An educational module to explore CRISPR technologies with a cell-free transcription-translation system

Daphne Collias, Ryan Marshall, Scott P. Collins, Chase L. Beisel, Vincent Noireaux

Research output: Contribution to journalArticlepeer-review

8 Scopus citations


Within the last 6 years, CRISPR-Cas systems have transitioned from adaptive defense systems in bacteria and archaea to revolutionary genome-editing tools. The resulting CRISPR technologies have driven innovations for treating genetic diseases and eradicating human pests while raising societal questions about gene editing in human germline cells as well as crop plants. Bringing CRISPR into the classroom therefore offers a means to expose students to cutting edge technologies and to promote discussions about ethical questions at the intersection of science and society. However, working with these technologies in a classroomsetting has been difficult because typical experiments rely on cellular systems such as bacteria or mammalian cells. We recently reported the use of an E. coli cell-free transcription-translation (TXTL) system that simplifies the demonstration and testing of CRISPR technologies with shorter experiments and limited equipment. Here, we describe three educational modules intended to expose undergraduate students to CRISPR technologies using TXTL. The three sequential modules comprise (i) designing the RNAs that guide DNA targeting, (ii) measuring DNA cleavage activity in TXTL and (iii) testing how mutations to the targeting sequence or RNA backbone impact DNA binding and cleavage. The modules include detailed protocols, questions for group discussions or individual evaluation, and lecture slides to introduce CRISPR and TXTL. We expect these modules to allow students to experience the power and promise of CRISPR technologies in the classroomand to engage with their instructor and peers about the opportunities and potential risks for society.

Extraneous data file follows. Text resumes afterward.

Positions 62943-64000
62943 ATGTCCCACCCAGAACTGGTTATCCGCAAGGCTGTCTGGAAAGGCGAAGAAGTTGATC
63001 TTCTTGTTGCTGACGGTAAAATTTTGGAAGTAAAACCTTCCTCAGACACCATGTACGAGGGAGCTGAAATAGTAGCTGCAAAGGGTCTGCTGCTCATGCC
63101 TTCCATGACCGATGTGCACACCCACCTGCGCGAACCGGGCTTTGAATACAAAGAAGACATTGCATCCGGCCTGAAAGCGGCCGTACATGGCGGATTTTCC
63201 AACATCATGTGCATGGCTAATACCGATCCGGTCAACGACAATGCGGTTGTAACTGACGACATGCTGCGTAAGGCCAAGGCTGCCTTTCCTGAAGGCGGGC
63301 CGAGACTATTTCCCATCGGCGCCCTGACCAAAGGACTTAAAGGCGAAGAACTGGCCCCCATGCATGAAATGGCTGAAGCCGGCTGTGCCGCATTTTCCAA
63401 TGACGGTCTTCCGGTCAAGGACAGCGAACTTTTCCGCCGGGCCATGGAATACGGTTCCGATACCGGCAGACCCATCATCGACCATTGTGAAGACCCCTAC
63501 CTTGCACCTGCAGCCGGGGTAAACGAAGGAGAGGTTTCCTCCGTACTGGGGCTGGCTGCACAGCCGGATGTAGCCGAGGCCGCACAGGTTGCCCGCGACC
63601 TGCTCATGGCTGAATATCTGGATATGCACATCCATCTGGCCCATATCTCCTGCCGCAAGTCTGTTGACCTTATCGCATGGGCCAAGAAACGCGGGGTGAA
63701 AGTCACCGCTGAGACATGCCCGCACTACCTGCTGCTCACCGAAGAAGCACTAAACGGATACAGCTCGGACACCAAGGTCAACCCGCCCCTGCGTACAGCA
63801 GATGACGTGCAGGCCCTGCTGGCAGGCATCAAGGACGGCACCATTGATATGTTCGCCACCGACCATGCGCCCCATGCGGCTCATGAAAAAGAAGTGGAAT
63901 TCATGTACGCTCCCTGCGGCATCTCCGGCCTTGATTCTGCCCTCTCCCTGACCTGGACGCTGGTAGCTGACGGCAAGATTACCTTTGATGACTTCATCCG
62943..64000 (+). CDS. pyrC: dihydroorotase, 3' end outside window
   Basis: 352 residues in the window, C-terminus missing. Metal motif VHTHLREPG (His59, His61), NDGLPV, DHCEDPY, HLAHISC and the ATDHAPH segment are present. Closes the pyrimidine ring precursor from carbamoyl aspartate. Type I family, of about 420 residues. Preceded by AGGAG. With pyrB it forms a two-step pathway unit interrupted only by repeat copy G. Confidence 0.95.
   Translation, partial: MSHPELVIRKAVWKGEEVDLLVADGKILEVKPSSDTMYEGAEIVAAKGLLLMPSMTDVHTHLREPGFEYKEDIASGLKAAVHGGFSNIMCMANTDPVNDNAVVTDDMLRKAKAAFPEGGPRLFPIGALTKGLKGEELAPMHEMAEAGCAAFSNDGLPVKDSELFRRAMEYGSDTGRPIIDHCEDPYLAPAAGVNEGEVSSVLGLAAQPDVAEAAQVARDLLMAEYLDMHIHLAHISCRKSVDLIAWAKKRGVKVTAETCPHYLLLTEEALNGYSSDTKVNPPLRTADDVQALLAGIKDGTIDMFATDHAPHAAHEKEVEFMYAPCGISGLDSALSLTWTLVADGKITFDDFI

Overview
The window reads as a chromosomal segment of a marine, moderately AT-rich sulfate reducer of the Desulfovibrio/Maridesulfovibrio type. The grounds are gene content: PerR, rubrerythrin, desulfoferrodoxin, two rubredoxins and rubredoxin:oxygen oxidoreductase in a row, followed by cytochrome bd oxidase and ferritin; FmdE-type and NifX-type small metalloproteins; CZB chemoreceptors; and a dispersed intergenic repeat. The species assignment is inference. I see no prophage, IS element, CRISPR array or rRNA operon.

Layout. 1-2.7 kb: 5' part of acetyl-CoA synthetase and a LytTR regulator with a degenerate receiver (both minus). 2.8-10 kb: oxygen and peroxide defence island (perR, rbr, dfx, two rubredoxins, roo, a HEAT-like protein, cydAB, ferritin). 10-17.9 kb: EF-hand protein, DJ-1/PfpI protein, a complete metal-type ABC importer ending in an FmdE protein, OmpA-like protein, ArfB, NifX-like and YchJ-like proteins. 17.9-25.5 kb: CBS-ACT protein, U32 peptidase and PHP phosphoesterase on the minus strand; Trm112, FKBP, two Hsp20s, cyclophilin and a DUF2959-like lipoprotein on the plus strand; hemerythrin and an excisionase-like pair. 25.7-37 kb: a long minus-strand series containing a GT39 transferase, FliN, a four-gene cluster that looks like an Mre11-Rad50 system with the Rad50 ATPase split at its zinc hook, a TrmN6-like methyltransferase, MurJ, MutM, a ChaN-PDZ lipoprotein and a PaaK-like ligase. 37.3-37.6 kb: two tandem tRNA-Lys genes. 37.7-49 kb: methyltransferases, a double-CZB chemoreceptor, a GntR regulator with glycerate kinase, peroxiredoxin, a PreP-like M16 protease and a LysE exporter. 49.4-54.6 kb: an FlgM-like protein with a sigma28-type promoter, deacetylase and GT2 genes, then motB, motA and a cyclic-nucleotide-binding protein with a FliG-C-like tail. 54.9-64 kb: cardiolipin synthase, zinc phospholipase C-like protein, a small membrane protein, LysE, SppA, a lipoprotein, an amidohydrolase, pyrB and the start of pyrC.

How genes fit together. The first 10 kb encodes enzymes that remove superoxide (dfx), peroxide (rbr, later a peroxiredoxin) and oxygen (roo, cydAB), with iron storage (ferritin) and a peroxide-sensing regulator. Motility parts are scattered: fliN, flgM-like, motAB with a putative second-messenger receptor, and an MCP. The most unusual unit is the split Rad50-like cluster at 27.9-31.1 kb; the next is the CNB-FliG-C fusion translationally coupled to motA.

Original languageEnglish (US)
Article numberysz005
JournalSynthetic Biology
Issue number1
StatePublished - May 21 2019

Bibliographical note

Funding Information:
This work was supported by the Defense Advanced Research Projects Agency [Contract HR0011-16-C-01-34 to V.N. and C.L.B.] and the German Research Foundation [405891106 to C.L.B.]. This work was supported and implemented originally at Cold Spring Harbor Laboratory and at the Biotechnology program at North Carolina State University.

Publisher Copyright:
© 2019 The Author(s).


  • Cas9
  • TXTL
  • education modules
  • synthetic biology

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